India Raises Concerns On Bitcoin’s Credibility, But Doesn’t Call It Illegal Yet

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Bitcoin traders are having a roller coaster ride everywhere, and India is no exception. After initial momentum that saw several Bitcoin exchanges emerge in India, the Reserve Bank of India issued a warning that sent many traders into a tizzy last year.

Now, Raghuram Rajan, the RBI’s new governor, has reiterated the central bank’s concerns about the credibility of Bitcoin. Addressing a technology conference in Mumbai earlier today, Rajan said there are ambiguities about who controls the value of Bitcoin.

“As a currency, I do worry a little bit when the underlying (value) fluctuates tremendously. One of the values of a currency is stability and the extent (to which) a currency is target of speculation as opposed to primarily a means of exchange,” he said, addressing a conference organized by technology industry body Nasscom.

I do think we have to understand the role of virtual currencies and how they will interact with the paper currency that you have…There are questions that need to be asked, one of them being, who will maintain value? Can we have confidence in unseen, unknown centres who maintain the value of the currency, or an algorithm that will maintain the value of the currency – we need more credibility there

But Bitcoin traders in India are not giving up yet. Last month, Highkart became the first (and the only) e-commerce site in India to start accepting payment in Bitcoin. Its co-founder Amit Kumar told me that one of the challenges facing growth of Bitcoin in India is that many early adopters are still hoarding the currency and not trading them. Highkart sold a pair of shoes from Provogue in exchange for Bitcoin as its first transaction. It has currently 150 products, and the startup does not charge anything extra for shipping the products.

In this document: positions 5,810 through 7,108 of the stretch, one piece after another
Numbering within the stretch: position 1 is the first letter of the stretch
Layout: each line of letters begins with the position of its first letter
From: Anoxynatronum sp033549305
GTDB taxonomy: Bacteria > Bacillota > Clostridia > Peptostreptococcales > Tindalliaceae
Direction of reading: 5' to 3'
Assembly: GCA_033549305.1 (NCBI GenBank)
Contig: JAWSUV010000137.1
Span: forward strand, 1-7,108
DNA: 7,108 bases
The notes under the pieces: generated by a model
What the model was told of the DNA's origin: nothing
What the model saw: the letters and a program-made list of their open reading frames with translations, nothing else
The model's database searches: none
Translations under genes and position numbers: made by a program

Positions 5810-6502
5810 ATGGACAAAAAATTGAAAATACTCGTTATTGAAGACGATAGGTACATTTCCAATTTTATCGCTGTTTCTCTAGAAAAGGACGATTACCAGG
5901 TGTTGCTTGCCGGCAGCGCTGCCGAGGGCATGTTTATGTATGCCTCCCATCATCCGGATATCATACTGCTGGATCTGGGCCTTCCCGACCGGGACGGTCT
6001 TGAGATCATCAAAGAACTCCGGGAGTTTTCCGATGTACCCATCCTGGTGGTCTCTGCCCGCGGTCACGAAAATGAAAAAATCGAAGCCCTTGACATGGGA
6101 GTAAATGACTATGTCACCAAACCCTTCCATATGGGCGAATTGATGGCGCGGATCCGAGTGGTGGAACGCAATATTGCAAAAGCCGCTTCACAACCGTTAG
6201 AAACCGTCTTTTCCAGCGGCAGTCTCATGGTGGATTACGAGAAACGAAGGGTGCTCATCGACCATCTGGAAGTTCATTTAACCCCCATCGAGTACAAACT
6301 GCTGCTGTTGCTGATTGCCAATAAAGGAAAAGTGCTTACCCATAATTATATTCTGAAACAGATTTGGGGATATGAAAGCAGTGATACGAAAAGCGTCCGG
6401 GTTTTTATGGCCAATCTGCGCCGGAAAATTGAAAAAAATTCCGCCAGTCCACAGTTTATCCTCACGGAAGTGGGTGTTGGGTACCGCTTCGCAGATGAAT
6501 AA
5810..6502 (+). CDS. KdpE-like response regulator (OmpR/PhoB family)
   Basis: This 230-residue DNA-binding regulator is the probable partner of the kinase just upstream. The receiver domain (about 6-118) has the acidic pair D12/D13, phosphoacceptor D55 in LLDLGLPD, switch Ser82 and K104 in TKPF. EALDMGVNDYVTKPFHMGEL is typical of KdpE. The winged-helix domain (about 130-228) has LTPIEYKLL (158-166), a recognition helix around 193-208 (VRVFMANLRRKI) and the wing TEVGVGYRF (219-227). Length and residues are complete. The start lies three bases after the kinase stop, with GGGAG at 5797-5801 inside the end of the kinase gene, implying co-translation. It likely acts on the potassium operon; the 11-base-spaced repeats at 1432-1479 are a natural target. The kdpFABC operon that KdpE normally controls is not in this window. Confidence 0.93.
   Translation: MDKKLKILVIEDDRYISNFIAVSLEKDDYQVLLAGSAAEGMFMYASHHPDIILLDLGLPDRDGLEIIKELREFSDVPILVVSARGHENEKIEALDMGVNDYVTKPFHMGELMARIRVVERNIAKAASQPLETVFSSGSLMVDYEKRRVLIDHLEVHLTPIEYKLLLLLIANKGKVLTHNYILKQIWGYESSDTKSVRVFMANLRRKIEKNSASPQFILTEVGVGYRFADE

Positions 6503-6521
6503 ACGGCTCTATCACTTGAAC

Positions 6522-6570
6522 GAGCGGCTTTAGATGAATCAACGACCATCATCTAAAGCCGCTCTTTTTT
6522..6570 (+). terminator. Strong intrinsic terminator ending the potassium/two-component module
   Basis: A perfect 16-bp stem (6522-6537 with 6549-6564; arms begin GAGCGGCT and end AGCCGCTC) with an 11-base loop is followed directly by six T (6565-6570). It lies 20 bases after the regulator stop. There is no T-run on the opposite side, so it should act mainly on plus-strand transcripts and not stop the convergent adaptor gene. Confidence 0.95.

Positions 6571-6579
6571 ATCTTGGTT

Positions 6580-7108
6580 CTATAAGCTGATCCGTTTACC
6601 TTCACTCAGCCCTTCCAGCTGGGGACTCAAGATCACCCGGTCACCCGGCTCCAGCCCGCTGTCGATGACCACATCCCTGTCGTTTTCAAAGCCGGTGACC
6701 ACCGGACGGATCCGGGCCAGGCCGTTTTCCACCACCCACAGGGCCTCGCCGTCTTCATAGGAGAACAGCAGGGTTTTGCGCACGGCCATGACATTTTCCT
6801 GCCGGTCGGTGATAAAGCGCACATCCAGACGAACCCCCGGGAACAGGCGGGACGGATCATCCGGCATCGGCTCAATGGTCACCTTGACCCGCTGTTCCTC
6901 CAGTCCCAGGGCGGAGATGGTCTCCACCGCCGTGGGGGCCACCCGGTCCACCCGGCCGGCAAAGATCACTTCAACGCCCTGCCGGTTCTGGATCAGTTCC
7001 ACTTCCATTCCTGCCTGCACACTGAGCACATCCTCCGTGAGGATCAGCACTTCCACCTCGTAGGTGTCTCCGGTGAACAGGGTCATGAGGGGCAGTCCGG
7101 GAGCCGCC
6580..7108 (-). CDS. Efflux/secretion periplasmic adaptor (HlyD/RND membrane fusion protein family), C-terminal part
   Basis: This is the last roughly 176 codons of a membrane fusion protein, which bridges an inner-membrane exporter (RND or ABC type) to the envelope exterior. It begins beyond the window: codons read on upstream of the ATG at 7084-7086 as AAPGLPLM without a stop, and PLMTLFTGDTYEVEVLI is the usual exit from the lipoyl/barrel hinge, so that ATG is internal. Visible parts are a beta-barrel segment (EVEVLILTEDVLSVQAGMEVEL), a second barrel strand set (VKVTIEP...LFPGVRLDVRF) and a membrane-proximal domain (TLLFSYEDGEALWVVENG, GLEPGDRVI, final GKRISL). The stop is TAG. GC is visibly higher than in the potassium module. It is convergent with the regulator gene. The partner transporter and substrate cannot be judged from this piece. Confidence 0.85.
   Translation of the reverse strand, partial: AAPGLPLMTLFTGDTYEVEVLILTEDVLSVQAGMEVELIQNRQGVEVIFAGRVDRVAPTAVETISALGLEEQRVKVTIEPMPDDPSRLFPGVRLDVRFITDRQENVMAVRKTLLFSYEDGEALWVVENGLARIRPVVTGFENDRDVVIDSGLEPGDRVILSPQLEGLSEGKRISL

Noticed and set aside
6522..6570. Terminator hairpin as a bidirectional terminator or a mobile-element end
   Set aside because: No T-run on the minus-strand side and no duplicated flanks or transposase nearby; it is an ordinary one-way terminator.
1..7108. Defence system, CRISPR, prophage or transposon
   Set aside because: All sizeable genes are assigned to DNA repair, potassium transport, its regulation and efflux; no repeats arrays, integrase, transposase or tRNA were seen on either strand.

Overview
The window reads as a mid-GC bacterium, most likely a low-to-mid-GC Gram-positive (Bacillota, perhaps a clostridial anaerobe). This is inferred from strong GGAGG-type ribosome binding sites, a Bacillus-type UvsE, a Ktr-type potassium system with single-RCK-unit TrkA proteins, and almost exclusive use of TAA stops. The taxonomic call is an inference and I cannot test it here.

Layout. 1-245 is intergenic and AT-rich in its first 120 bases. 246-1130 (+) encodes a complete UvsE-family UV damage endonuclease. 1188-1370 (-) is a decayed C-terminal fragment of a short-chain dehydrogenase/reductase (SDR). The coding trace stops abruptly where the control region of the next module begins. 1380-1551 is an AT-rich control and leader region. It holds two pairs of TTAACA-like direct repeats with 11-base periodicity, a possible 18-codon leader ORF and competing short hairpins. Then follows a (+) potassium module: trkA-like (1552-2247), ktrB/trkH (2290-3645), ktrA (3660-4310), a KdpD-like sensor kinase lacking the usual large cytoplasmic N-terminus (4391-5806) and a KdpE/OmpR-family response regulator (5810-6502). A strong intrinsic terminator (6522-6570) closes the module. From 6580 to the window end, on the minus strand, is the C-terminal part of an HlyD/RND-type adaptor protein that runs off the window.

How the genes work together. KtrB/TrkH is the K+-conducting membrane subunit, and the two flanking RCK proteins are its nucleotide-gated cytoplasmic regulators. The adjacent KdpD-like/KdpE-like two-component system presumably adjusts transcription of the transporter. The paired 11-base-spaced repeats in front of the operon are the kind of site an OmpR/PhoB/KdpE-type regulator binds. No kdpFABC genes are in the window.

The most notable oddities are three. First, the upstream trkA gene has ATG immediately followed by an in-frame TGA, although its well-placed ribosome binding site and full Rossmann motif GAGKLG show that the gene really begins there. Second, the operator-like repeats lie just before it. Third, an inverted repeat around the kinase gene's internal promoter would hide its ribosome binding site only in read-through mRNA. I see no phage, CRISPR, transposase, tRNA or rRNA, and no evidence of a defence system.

“There’s nothing illegal in accepting Bitcoin — the RBI will take more time to come up with clarity,” Kumar added. Highkart and other Bitcoin traders in India say they are following all banking regulations prescribed by the RBI, leaving no room for any illegal activities.

Benson Samuel, a Bitcoin developer and consultant, said nothing much has changed for Bitcoin in India since the last time RBI issued the warning. Last month, an Indian lawyer even sent a legal notice to RBI asking for clarity on Bitcoin trading in India. 

A major concern for policymakers and regulators about Bitcoin is that it could be used for money laundering and other illegal activities. The Bitcoin traders, however, say that such concerns apply to any currency.

For its part, the RBI is not ruling out a future for Bitcoin in India yet.

“I don’t want to say that there is no future for these virtual currencies. I think it’s a process of evolution, but for now all we’ve done is express the kinds of concerns we have about it, without determining in any which way what we intend to do,” Rajan said earlier today.

Even as countries such as India and Russia think of Bitcoin as “potentially suspicious”, the virtual currency is mainstream now. Bitcoin was named the best Technology Achievement of 2013 at the Crunchies yesterday.